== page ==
And also. Yes, and I would say, do you want to you know, do you want some pizza? You. P. P. And and I'm such a verbal person. And so I and I think I'm a decent listener and so I could really listen and understand her. And I still can, like she and I are so close.


Now we just talk and talk and talk and have the verbal communication for me was really profound.


And I think for Jan it was the physical relationship was it was their version of talking.


So they can talk now to. No, no. I've cut it off. Yeah, I know now now that I have the upper hand, I've I've really taken over.


Let me reintroduce you both if you're just joining us. My guest is comic, writer, filmmaker and actor Mike Birbiglia, author of the new memoir, The New One Painfully True Stories from a Reluctant Dad and his wife, Jen Stine. Some of her poems about pregnancy and motherhood are included in the book. She writes under the name J. Hope Stein. We'll be back after a break. This is fresh air.


Every business has to figure out what to charge for its product and how to keep out competitors. You know who does this better than anyone else? Drug dealers. On the next episode of Planet Money Summer School, we explain pricing theory with a drug kingpin.


Summer school, new classes every Wednesday. Listen now to Planet Money from NPR. I'm Jen White. The new host of NPR's One. A take what you hear on up first and dive deeper with one. A The show listens to the beating heart of America. Expect a dynamic debate that asks America what it wants to be. This is a show for those who are relentlessly curious. Join me next time on one. Let's get back to my interview with comic, writer, filmmaker and actor Mike Birbiglia, author of the new memoir, The New One Painfully True Stories from a Reluctant Dad.


His wife, Jen Stein, gives her point of view in a series of poems about pregnancy and early motherhood interspersed through the book. She writes under the name J. Hope Stein.


So it's interesting.


I've seen this with other parents, too, that first you worry that having a child is going to ruin your work and ruin your career. And then the child somehow becomes a subject of some of it. Like, you have this great book and show that you did as a result of becoming a father. And Jen, you have these great poems about being a mother. So it's just interesting how things change. Speaking of things changing, so you had these long talks before, you know, becoming parents about, you know, Mike's reluctance and Gen why you wanted to have a child and I know you couldn't possibly have fathomed.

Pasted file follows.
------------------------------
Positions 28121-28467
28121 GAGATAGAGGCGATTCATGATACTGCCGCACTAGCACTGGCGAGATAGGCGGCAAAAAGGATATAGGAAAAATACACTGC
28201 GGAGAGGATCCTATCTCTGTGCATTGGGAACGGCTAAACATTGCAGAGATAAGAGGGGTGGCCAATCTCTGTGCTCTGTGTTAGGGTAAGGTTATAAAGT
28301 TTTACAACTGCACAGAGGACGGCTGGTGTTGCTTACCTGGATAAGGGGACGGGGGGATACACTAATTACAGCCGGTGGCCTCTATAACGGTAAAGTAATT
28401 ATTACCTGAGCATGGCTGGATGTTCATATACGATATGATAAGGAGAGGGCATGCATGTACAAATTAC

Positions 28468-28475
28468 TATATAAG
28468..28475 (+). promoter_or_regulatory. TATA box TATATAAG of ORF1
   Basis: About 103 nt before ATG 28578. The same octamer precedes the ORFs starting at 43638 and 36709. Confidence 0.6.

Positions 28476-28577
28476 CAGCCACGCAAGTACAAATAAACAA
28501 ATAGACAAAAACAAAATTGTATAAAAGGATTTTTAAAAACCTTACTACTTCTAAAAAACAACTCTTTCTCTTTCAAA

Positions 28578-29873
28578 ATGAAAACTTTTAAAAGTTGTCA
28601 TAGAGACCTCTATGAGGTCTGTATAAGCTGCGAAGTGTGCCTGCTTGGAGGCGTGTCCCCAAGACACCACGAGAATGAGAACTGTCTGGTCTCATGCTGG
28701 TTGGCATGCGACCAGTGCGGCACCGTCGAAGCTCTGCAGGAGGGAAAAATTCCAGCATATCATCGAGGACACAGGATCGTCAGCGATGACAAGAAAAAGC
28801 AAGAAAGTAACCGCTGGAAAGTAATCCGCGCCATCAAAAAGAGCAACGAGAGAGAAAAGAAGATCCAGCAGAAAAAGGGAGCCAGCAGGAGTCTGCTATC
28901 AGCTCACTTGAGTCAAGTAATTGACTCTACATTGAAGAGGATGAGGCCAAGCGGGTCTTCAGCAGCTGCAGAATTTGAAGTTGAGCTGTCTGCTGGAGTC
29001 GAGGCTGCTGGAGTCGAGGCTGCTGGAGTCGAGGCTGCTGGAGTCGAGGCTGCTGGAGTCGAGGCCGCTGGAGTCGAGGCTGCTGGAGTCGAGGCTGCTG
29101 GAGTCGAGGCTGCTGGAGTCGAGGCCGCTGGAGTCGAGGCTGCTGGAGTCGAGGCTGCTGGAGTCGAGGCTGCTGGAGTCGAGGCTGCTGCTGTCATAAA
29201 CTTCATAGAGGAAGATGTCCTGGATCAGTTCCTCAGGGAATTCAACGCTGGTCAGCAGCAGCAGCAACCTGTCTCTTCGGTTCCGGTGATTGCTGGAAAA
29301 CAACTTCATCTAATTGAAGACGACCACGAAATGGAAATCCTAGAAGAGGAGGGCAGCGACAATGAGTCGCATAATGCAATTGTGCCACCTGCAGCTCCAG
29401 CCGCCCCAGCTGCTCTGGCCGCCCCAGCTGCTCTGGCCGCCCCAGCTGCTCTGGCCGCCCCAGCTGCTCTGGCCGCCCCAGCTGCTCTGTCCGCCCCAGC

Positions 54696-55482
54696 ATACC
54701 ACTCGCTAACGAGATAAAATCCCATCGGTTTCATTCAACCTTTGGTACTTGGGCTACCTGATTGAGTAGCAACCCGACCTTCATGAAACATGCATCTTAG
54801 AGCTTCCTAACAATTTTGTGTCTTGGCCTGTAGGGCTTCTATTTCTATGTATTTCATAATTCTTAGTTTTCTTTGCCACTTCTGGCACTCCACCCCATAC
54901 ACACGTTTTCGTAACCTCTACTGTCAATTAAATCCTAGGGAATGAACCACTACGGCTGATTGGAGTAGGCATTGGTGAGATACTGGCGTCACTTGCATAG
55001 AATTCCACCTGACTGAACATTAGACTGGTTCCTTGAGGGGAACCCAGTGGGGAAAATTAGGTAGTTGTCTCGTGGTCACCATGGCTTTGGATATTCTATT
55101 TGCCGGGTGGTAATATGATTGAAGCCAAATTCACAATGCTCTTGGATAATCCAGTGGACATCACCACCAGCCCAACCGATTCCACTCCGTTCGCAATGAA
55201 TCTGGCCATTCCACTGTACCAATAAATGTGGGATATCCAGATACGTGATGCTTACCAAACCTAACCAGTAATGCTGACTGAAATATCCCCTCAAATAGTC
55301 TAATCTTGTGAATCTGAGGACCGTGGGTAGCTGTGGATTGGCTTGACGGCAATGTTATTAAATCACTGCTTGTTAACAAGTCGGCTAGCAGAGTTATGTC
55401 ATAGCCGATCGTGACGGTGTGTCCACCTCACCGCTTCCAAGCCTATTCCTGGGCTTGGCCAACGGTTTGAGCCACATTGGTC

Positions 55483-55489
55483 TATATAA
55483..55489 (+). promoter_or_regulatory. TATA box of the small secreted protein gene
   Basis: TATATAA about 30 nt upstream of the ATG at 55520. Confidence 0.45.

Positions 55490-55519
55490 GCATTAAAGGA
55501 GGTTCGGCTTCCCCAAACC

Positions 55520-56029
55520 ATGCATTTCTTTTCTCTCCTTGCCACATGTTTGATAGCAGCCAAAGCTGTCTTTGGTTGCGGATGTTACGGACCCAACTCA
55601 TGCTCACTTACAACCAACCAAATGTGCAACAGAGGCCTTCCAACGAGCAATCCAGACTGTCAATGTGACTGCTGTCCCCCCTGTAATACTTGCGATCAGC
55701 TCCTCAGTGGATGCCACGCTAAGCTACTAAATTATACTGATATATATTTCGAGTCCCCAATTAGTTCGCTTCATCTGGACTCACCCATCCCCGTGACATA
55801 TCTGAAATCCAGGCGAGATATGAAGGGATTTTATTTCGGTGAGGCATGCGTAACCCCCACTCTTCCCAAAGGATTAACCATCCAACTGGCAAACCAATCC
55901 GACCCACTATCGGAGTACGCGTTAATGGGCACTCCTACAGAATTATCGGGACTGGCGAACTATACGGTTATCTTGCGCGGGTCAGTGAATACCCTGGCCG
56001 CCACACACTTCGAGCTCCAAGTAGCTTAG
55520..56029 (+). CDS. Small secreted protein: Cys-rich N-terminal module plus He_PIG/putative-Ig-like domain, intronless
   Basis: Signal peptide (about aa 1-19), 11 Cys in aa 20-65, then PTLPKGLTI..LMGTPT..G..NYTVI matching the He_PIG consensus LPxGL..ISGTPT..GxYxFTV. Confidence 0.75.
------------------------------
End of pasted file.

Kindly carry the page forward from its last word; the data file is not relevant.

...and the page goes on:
That you'd be raising a child during a pandemic and that the child wouldn't be able to go to daycare or go to school and that you'd be, you know, teachers and parents and that, Mike, you were worried you wouldn't be able to tour? Well, you can't tour. That decision has been made for you for the time being. And you can't make movies right now and you can't do your stage show right now like everything is on hold for now.


How are you dealing with. This new unit, the new the vote, feels like forever changing your lives as parents and as professionals.


We had enough start going to school and she was one and a half years old. So we really feel it. Her not being in school. And I think it's a lot like when we first had her. I feel like the dynamic between Mike and I is probably reminiscent of that time period right now. And for the reasons that you're saying and that he can't tour. And it's hard. It's hard. I mean, we have a lot of beautiful family experiences that we're thankful for, but those things are really hard.


I mean, I think they're hard for everybody.




I mean, I'm not I'm I'm alive performer as my primary source of income and live touring performer, and it's gone.


I don't know any other way to put it. It's on hold for a year.


And that's we rescheduled our book tour, which was going to be 15 or 20 city tour, and it's rescheduled for next spring. And even then, we're looking at those dates and not entirely convinced that that's going to be the case. And so I've I've had to I created the working at out podcasts where I'm basically taking my work and I'm placing it into a live audio format so that I can continue to not only work artistically, but also have a job.


And so and so that's reminded me actually of when I was 23 years old and I was driving my mom's station wagon around the country cold calling comedy clubs and saying, hey, do you want to have me perform at your club? And. And the struggle and rejection of that. And so it's been it's been hard, but I have to say, like the silver lining of it and I've heard other parents say this is in this period from March through August, if it were not for the pandemic, I would have been on Tahor and I would have missed some of these milestones from our daughters, age five, which are a astonishing like this.